Best practices for JavaScript function parameters

  • The problem with passing an object as a parameter to a function is that it’s not clear what values you should put into it.
  • One common thing in FP is to partially apply your functions, which is much harder to do if your function takes its parameters as an object.
  • While separate parameters are a good starting point, we run into trouble as soon as the function has optional parameters.
  • For functions with a single optional parameter, the solution is simple:

    Best practice: optionals come last

    However, if we have more than one optional parameter, the problem is… what if we only need to pass one optional parameter?

  • You can pass in parameters easily as an object, but the properties for the object can be easily seen from the function’s signature.

From time to time, people ask things like “should I use objects to pass function arguments”. I’m sure you recognize the pattern, as it’s common with many libraries:
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Just published a small library to make performant masonry layout lists with ReactNative

  • Allows creating masonry style list layouts in a performant way.
  • This component leverages to render performant masonry layout lists.
  • This component supports most of the props of plus a few extras one:

    Returns the height for a specific item.

Contribute to react-native-masonry-list development by creating an account on GitHub.
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8 Reasons Why React.JS is the Best Technology to Develop Kickass Web and Mobile Apps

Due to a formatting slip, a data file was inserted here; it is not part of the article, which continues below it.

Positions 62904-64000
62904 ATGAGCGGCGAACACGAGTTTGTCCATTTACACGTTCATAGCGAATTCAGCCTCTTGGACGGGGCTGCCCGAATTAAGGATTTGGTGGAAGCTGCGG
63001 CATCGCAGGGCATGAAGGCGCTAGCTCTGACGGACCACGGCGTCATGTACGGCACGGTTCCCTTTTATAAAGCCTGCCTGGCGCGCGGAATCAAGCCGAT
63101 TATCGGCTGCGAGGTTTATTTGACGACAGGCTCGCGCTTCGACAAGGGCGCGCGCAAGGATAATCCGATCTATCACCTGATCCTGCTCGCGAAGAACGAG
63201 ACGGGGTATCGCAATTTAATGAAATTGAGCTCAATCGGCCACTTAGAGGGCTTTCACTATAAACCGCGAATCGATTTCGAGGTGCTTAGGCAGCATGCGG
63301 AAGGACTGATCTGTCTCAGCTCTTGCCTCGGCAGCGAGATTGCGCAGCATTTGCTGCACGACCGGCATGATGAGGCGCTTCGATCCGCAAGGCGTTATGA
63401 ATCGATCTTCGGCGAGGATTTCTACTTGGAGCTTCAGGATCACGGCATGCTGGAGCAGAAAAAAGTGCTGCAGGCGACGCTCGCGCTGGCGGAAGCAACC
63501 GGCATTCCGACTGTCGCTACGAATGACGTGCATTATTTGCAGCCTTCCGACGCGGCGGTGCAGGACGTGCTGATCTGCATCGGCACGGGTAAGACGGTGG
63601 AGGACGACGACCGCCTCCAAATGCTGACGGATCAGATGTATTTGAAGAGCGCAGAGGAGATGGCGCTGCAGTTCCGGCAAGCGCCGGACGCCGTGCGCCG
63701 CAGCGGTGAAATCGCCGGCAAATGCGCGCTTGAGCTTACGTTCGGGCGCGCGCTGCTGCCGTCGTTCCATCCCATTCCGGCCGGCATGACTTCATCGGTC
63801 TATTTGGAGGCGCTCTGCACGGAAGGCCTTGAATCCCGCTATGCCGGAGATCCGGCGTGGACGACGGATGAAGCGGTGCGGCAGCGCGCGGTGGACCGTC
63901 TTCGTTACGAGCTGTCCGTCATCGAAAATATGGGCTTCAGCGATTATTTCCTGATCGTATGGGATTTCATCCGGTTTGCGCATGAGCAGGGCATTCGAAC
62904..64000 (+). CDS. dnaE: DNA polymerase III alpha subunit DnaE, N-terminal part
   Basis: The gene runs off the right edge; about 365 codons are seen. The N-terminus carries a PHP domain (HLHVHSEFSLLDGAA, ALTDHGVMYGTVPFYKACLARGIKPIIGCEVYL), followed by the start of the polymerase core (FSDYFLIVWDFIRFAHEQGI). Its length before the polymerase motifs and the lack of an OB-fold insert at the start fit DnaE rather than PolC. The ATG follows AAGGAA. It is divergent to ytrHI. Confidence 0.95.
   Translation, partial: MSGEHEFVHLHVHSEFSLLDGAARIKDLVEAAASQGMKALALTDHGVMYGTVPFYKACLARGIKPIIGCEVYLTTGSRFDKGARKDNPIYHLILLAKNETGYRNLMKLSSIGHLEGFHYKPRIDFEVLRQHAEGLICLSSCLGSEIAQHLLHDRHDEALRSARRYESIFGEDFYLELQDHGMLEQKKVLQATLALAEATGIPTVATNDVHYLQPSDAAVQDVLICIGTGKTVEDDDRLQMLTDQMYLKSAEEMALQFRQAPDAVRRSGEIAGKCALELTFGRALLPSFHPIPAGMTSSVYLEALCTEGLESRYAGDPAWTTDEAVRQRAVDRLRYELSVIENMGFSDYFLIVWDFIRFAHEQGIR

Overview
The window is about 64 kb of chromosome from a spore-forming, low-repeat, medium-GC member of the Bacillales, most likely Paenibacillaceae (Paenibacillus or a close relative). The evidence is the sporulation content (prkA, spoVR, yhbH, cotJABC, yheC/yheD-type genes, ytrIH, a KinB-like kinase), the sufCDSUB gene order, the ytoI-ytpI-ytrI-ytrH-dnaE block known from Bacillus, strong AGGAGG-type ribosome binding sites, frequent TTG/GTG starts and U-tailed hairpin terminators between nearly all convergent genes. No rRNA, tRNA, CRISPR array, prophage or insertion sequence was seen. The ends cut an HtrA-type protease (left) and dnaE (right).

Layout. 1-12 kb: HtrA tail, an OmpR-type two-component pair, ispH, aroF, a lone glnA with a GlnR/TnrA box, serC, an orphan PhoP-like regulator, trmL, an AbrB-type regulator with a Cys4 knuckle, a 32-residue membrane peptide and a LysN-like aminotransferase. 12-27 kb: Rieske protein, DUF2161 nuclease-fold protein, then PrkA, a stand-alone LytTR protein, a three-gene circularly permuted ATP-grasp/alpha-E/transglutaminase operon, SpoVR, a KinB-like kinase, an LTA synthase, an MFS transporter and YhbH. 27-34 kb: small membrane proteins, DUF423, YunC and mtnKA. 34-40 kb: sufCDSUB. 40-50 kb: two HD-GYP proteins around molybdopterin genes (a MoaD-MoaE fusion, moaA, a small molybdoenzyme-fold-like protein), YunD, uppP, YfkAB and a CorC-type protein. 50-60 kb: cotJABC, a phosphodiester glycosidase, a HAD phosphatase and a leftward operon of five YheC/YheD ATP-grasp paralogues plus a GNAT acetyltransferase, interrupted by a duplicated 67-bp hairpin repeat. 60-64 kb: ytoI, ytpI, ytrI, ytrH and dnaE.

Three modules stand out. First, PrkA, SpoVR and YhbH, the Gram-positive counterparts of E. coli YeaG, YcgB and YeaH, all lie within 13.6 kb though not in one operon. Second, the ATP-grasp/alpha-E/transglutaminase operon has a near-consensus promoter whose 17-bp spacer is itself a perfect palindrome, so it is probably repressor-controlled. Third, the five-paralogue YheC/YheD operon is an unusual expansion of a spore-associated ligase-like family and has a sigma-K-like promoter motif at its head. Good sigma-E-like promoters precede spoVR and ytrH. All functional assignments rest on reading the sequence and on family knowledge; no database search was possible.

8 reasons why #reactjs is the best technology to develop kickass web and mobile apps.

  • Any JavaScript developer would find it easy to comprehend the basics of React JS and start developing web apps using this technology within a few days of mastering the docs and tutorials.
  • One of the main reasons to opt for React JS for the web and mobile app development is the JavaScript library.
  • That is why React JS is steadily gaining popularity among the developers of the web and mobile apps.
  • If you are a developer who is concerned with single page applications and want to come up with fast, user-friendly, and responsive apps, React JS is definitely a worthy choice.
  • Considering the advantages offered by this technology, there is no reason why React JS won’t be welcomed by developers in pursuit of creating advanced web and mobile apps.

So what makes React JS a preferred technology to develop kickass web and mobile apps? We list down 8 top reasons in support of it. 1. Easy to learn and master. 2. Simple to write components
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GitHub

A React Native 'Ratings' Component with Gesture Support:

  • An extendable Rating’s components for React Native with gestures and an intuitive API

    Install the package using yarn or npm:

    You can try it out with Exponent here.

  • One of my friends showed me this Star Rating feature in Bootstrap and it looks really interesting.
  • So I challenged myself to re-implement it in React Native.

react-native-ratings – React Native Ratings component with super customizations and much gestures.
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react-native-web/style.md at master · necolas/react-native-web · GitHub

  • React Native for Web implements the React Native style API in a way that avoids all the problems with CSS at scale:

    At the same time, it has several benefits:

    Styles should be defined outside of the component.

  • React Native style resolution is deterministic and slightly different from CSS.